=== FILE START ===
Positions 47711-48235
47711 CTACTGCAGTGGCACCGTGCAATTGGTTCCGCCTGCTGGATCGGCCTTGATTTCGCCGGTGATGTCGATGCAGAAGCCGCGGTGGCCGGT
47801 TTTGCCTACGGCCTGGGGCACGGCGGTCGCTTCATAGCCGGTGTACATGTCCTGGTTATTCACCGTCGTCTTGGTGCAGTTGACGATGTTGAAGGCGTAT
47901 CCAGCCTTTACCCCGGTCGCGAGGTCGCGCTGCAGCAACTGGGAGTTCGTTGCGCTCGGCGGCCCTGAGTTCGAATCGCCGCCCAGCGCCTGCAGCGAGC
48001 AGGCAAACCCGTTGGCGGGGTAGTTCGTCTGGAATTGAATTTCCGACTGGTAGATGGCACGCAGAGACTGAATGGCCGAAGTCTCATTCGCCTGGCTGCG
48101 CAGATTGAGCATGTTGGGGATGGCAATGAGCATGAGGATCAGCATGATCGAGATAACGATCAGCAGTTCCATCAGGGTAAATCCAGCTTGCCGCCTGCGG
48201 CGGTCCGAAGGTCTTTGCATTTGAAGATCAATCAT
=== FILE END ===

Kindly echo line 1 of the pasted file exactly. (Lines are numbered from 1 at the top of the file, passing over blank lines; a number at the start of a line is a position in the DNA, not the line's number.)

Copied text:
Positions 47711-48235